How two programs helped a veteran with housing and employment

February 21st, 2022
Lydia Goddard with Supportive Services for Veteran Families (SSVF) and Claudia Stephens with Southwest Economic Solutions (right)

Dean Matthew* is someone who lives his life on his own terms. He is a self-taught individual from the “School of Hard Knocks,” as he phrases it. When difficult situations emerge, Dean’s choices can be unconventional, but he is undoubtedly persistent.

Last fall, after Dean’s basement apartment flooded and his landlord was uncooperative, Dean was without a place to stay. He decided on a temporary solution.

“I got a tent and I lived in a wooded area in Westland for a month and a half,” said Dean, 46. “I’ve lived in a tent before and knew I could do it again as I figured out my next step.”

Dean reconnected with Southwest Solutions’ Supportive Services for Veteran Families (SSVF) program. SSVF provides rental assistance and support services to help low-income veterans experiencing homelessness or at risk of homelessness. Dean was in the Army in 2008 and left on a medical discharge after suffering an injury.

Dean first received assistance from SSVF in late 2020 when he was released from prison after an appeals court ruled that his original conviction and sentencing were improper. His offense stemmed from trying to get authorities to help a friend who was in trouble, though he went about it the wrong way. After seven years of incarceration, Dean went to a halfway house. SSVF then helped him obtain an apartment, which he eventually lost because of the flooding.

As the weather began to turn colder, Dean knew he could not remain in the tent for too long. He worked with SSVF caseworker Lydia Goddard. SSVF provided funds for Dean to stay in a hotel until an affordable and appropriate apartment could be located. Although it took longer than expected, Dean found a place and moved in recently. SSVF is providing household items, some furniture and other assistance to help with the transition.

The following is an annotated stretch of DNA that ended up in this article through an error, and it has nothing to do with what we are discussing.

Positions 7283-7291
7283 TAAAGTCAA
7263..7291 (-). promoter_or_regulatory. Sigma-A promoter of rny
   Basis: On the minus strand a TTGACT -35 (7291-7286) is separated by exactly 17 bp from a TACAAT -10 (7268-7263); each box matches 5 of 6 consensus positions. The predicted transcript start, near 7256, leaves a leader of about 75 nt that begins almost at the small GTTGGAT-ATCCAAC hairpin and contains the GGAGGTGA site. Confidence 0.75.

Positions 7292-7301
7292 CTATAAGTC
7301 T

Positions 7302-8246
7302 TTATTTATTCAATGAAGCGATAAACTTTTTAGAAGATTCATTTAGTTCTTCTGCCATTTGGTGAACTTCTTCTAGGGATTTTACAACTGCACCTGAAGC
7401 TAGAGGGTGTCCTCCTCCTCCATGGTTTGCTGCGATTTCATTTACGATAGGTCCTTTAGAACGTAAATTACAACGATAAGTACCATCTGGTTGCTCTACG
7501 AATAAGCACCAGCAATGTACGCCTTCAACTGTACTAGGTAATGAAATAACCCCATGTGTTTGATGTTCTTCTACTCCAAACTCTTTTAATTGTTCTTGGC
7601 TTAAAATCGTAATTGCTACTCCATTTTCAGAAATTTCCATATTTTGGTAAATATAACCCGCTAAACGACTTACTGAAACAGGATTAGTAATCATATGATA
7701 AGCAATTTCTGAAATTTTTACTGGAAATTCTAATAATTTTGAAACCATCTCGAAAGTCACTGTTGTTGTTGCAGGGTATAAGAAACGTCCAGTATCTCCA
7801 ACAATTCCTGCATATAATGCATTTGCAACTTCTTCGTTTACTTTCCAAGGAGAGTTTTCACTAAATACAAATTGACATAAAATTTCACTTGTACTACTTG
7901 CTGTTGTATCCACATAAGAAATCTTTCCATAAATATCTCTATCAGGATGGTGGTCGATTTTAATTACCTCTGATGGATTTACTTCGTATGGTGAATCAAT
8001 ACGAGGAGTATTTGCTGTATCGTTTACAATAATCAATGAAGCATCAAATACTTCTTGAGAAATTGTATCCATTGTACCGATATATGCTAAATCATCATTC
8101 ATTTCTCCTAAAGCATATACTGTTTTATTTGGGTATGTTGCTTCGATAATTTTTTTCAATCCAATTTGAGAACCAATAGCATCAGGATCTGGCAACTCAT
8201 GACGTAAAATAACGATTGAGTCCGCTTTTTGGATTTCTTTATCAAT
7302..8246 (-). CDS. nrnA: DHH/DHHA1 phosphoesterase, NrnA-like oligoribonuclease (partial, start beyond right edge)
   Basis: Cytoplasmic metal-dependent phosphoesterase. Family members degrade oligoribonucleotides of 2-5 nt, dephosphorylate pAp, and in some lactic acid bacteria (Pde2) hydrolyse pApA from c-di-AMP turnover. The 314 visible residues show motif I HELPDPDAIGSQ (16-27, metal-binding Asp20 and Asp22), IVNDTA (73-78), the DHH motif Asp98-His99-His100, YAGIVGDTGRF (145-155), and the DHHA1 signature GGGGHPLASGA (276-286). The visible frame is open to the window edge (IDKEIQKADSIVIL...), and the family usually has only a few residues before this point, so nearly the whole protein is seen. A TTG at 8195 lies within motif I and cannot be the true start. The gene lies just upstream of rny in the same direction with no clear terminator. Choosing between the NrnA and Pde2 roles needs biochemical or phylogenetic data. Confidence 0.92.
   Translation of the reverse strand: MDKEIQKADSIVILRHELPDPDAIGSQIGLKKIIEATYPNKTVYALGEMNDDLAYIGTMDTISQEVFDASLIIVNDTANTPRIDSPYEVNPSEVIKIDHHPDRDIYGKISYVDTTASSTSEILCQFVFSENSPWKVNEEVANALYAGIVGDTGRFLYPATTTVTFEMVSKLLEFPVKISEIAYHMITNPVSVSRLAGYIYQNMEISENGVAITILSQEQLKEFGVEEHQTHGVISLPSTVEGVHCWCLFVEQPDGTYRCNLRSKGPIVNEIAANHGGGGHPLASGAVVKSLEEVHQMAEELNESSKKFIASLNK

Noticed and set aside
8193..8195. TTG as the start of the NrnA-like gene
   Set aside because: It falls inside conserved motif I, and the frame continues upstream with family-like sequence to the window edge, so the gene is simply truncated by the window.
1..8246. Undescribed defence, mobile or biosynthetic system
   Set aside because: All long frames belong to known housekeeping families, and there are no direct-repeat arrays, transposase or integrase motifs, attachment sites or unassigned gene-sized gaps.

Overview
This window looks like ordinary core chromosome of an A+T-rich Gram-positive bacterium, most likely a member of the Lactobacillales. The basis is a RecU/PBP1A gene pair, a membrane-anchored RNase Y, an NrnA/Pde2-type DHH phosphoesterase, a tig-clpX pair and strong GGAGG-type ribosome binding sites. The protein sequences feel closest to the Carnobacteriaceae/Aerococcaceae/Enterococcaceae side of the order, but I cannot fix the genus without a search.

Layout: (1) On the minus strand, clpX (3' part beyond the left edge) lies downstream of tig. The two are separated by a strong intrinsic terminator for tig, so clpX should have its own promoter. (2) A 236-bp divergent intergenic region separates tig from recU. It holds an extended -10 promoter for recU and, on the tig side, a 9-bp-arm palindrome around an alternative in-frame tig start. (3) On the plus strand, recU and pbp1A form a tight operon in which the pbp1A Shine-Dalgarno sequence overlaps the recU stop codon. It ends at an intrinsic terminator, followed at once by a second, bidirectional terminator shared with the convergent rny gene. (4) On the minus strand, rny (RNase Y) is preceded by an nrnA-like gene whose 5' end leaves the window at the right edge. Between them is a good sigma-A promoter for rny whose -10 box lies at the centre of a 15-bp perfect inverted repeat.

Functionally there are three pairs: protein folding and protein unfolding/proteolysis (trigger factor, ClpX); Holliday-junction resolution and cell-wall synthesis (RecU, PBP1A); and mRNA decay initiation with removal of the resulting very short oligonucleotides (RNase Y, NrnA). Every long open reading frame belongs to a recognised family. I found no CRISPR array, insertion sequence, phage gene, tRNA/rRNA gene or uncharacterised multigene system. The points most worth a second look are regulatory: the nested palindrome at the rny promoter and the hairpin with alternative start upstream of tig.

“Dean is highly motivated to move his life forward,” Lydia said.

When she began working with Dean, Lydia also referred him to our Homeless Veterans’ Reintegration Program (HVRP), which helps homeless vets find meaningful employment. HVRP’s Claudia Stephens helped Dean with his resume and the program provided job leads, bus passes, and a gift card to purchase work clothes. HVRP is also helping Dean to get his driver’s license reinstated.

“After I pass the road test, I’m going to purchase a good used car,” Dean said. “The bus ride to and from where I work now takes about an hour.”

Dean started working at a military surplus store just after the new year. He is a self-described “military nerd,” and this knowledge comes in handy in his sales position.

“I enjoy the work, am good at it, and would like to someday start a small business of my own in the same field,” Dean said.

Dean’s future is also auspicious in another respect. He is engaged to be married.

“We’re very happy and I feel that I’m finally home,” Dean said.



*The name Dean Matthew is an alias.

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